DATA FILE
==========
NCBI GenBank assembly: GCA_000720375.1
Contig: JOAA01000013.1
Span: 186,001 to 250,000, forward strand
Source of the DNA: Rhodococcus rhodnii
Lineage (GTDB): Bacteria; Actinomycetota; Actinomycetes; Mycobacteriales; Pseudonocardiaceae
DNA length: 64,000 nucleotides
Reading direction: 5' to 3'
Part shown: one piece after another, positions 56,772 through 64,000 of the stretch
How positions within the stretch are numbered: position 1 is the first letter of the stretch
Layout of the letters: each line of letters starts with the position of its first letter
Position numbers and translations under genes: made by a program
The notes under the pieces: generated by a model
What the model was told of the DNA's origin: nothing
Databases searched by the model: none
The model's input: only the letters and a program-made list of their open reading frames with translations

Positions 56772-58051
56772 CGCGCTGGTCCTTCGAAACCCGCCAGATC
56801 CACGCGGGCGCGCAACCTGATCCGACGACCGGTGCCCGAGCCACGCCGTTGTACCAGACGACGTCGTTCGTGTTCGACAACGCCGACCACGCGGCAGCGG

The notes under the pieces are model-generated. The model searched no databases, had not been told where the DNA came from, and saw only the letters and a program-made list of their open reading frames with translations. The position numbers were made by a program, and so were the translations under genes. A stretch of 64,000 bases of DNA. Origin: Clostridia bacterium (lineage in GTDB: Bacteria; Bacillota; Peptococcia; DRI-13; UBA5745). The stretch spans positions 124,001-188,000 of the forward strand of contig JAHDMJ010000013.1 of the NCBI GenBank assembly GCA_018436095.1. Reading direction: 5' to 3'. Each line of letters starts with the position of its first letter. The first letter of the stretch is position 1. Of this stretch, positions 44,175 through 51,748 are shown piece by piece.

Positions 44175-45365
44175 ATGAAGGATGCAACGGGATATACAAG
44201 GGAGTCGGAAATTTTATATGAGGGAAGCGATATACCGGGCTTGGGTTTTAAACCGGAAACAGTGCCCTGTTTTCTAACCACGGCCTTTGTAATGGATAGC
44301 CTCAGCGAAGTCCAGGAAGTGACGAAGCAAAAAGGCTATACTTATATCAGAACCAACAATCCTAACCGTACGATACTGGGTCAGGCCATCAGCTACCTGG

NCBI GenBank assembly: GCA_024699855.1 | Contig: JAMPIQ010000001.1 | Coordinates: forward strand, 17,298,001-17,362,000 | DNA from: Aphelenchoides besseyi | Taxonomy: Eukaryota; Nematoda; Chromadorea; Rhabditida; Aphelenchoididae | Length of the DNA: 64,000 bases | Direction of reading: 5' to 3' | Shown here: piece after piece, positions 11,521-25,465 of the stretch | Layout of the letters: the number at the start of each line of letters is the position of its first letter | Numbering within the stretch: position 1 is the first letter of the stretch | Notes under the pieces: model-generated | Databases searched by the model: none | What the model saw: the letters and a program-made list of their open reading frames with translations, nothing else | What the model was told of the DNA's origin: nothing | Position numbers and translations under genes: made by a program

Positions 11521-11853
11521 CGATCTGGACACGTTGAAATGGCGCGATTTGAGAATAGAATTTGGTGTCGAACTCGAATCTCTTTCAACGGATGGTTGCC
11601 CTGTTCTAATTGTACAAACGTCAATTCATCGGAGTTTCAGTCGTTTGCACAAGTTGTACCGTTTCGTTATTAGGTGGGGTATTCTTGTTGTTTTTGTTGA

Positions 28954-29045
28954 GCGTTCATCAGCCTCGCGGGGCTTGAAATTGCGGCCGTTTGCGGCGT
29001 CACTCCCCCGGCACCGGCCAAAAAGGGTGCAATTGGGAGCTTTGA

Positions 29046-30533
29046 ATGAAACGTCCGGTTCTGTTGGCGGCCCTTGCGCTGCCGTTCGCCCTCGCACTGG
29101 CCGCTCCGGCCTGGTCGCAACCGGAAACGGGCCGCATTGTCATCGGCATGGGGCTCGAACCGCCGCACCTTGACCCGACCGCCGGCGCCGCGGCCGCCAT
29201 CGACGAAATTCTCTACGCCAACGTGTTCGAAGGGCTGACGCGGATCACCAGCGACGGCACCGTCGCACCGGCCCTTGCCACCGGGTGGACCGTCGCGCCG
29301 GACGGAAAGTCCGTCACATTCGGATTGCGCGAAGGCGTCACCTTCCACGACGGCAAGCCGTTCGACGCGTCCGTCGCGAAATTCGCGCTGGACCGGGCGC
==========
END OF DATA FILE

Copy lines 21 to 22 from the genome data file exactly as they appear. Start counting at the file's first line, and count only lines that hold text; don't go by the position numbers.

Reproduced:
44175 ATGAAGGATGCAACGGGATATACAAG
44201 GGAGTCGGAAATTTTATATGAGGGAAGCGATATACCGGGCTTGGGTTTTAAACCGGAAACAGTGCCCTGTTTTCTAACCACGGCCTTTGTAATGGATAGC